Posted in GreenBiz
December 20, 2021

P&G harnesses the power of partnerships to drive innovation and impact

GreenBiz

This article is sponsored by P&G.

As the climate crisis grows and continues to demand more urgent action from business and government, Procter & Gamble has extended its environmental commitment by announcing an even bolder ambition, which is to achieve net-zero greenhouse gas emissions (GHGs) across its entire global operations and supply chain from raw materials to shelf by 2040. 

P&G brands, relied upon by billions across the globe, have an opportunity to play a critical role in drastically reducing GHG emissions. Beyond supporting P&G’s overarching climate goals, these brands have the potential to create benefits many magnitudes greater than the footprint of P&G’s supply chain given the reach of consumer use.

In this interview, Jerry Porter, senior vice president of research and development at P&G’s Fabric and Home Care sector, shares how the division behind Tide is harnessing the power of partnerships to drive innovation and impact as it works to support P&G’s net-zero ambition and meet its own 2030 brand goals.

Todd Cline: How important is partnership and collaboration in helping Tide meet its sustainability goals? 

Jerry Porter: Companies need robust climate action plans now — there’s no more time to delay. But the reality is that today’s pressing environmental challenges cannot be solved by any one individual, organization or entity alone. Finding ways to reduce emissions in our own operations and along our supply chain is critical, but it’s only one piece of the puzzle.

In the case of a brand like Tide, for example, two-thirds of our impact comes from the consumer use phase. So, in order to drive the greatest impact possible, we must address both sides of that coin — find efficiencies at every turn in our operations, from design to manufacturing and distribution, and find ways to meaningfully bring consumers along on the sustainability journey. 

Cline: What partnerships does Tide have in the works right now as it relates to speeding sustainability innovation?

Porter: Sustainability is an innovation challenge, and this will require partnership across the private, nonprofit and public sectors and involve every aspect of our P&G Fabric Care business, from the very beginning of our products’ lifecycle to the very end. This is what we call creating a decarbonized future through transformative collaboration.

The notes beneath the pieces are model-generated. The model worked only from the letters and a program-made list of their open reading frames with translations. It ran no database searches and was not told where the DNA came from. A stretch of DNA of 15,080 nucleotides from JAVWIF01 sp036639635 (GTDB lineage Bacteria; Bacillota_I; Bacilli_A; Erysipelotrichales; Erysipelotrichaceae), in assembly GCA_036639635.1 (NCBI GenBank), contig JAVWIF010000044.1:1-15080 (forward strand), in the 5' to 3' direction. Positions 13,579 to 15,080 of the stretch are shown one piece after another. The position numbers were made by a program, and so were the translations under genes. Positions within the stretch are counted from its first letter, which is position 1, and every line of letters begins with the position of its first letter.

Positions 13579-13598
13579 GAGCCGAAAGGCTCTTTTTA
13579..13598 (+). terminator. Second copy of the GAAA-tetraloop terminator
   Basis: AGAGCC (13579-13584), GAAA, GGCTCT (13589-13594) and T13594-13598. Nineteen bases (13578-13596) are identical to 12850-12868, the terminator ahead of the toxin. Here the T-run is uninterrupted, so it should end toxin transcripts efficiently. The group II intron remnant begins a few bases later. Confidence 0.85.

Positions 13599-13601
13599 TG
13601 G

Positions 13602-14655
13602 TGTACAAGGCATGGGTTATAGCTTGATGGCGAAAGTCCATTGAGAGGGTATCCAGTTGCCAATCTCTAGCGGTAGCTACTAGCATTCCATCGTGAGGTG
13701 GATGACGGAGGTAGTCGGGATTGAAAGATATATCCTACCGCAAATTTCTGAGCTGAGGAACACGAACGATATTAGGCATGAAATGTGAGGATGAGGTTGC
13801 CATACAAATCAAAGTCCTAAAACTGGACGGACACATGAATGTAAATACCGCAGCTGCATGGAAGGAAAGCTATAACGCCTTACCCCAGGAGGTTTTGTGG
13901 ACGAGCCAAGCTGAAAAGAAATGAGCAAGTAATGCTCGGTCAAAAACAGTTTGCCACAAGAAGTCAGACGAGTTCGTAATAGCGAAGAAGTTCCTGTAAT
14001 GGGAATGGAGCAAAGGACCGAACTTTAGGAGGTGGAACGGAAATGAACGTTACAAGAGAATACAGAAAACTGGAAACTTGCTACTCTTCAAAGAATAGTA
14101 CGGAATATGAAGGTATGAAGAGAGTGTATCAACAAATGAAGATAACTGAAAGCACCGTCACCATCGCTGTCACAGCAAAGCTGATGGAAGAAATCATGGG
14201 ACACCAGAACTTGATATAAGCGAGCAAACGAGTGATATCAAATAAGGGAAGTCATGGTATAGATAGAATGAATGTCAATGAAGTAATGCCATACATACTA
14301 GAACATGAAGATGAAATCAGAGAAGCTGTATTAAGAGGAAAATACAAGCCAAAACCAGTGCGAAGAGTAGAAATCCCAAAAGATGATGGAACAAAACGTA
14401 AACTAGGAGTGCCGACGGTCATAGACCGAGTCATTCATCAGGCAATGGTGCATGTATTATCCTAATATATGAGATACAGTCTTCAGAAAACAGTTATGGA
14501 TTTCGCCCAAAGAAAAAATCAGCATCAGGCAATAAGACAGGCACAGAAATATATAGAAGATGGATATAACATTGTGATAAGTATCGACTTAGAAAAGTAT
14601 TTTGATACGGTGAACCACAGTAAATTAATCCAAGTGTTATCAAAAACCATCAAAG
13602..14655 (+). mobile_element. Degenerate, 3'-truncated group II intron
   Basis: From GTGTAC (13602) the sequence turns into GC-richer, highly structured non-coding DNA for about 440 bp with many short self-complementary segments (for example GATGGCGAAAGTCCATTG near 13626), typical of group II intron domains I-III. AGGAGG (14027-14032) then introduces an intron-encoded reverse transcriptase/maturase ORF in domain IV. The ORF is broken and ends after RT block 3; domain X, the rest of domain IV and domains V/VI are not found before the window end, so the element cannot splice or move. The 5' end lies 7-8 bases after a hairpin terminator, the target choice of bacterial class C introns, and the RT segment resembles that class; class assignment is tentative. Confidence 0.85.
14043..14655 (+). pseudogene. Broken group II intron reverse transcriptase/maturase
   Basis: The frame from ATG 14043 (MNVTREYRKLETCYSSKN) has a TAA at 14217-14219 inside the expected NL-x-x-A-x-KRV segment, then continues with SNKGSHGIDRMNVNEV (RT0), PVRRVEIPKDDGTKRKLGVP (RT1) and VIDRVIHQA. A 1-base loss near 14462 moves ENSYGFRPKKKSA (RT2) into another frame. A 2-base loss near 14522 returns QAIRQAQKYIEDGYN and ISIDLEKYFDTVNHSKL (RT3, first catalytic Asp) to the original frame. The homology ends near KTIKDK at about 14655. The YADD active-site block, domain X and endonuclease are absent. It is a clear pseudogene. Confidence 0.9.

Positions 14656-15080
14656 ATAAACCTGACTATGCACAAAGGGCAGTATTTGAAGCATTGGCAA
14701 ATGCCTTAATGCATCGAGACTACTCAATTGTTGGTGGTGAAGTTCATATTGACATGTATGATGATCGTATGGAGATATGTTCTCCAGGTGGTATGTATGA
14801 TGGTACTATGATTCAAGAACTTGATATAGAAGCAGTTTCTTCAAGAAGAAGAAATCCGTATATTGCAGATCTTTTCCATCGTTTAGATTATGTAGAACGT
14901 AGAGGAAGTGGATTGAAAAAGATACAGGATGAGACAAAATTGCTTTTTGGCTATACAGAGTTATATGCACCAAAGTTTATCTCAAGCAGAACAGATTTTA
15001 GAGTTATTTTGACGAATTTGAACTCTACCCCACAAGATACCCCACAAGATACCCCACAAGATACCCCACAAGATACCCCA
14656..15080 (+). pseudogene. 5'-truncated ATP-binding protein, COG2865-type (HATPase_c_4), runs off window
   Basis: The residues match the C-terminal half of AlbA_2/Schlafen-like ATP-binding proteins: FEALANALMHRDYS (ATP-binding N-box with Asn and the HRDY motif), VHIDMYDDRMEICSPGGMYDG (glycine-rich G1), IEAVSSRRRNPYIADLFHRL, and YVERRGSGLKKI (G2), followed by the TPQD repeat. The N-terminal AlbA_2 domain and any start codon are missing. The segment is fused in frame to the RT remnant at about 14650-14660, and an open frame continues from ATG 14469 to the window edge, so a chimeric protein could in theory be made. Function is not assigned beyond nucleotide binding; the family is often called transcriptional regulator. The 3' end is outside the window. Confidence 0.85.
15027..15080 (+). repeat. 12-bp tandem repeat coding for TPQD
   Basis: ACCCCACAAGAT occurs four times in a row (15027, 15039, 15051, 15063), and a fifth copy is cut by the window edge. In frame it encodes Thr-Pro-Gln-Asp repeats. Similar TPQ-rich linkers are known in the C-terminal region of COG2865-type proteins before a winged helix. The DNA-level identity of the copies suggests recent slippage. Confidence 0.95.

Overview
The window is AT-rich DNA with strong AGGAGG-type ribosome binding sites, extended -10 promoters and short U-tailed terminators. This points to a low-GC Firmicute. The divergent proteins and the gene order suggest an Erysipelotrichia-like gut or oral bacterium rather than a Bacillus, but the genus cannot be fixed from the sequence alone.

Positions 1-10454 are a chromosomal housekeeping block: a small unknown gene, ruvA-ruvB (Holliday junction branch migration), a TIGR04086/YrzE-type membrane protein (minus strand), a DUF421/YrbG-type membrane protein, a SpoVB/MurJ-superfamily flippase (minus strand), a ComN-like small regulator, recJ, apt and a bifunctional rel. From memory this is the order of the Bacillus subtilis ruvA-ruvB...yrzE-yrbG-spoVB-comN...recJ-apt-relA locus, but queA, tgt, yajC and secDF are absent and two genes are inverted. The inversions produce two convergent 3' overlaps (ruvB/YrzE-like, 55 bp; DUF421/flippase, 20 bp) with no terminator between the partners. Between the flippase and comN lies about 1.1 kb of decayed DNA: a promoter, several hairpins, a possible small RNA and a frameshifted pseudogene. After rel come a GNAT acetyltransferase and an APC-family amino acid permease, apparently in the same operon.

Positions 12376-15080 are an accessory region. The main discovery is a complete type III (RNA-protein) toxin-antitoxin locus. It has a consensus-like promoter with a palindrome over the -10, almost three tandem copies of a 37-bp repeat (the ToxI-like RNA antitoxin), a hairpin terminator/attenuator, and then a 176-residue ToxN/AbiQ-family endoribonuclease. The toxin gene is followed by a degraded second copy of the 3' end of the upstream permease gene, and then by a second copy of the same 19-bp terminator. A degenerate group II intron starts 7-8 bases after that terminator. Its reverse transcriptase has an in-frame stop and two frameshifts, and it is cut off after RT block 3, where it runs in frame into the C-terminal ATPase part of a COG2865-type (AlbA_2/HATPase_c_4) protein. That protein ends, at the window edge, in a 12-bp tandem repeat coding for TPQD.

One particularly interesting partnership is the work Tide is doing with NASA to test and uncover the first-ever laundry solution in resource-constrained environments of space, announced earlier this year. Via the collaboration, Tide and NASA scientists have developed a fully biodegradable detergent, dubbed NASA Tide, specifically for use in space to help combat a variety of challenges — malodor, cleanliness and stain removal — while ensuring that the water used for laundry can be reused on the station.  

Space is always a hot topic, and as a brand with a history of reinventing and disrupting the category, we’re thrilled to be partnering with NASA to develop laundry solutions that support exploration of the next great frontier. Truth be told, though, we’re even more intrigued by what developing this technology could mean for consumers here on Earth. Ultimately, our goal with the NASA work is to take our learnings from laundering in water-restricted space and apply them to develop a low-water, low-energy laundry solution that’s more sustainable for consumers and the planet.

We are also partnering with suppliers to develop carbon-efficient ingredients to use in our fabric care products with no trade off on consumer’s delight, even in cold cycles, saving energy and CO2 in use.

Finally, we’re excited about a pilot development project underway with Twelve, a Silicon Valley-based startup making strides with carbon transformation and are eager to explore carbon capture as one of the ways to reduce our raw materials or upstream footprint — which is our second greatest area of potential impact after consumer use.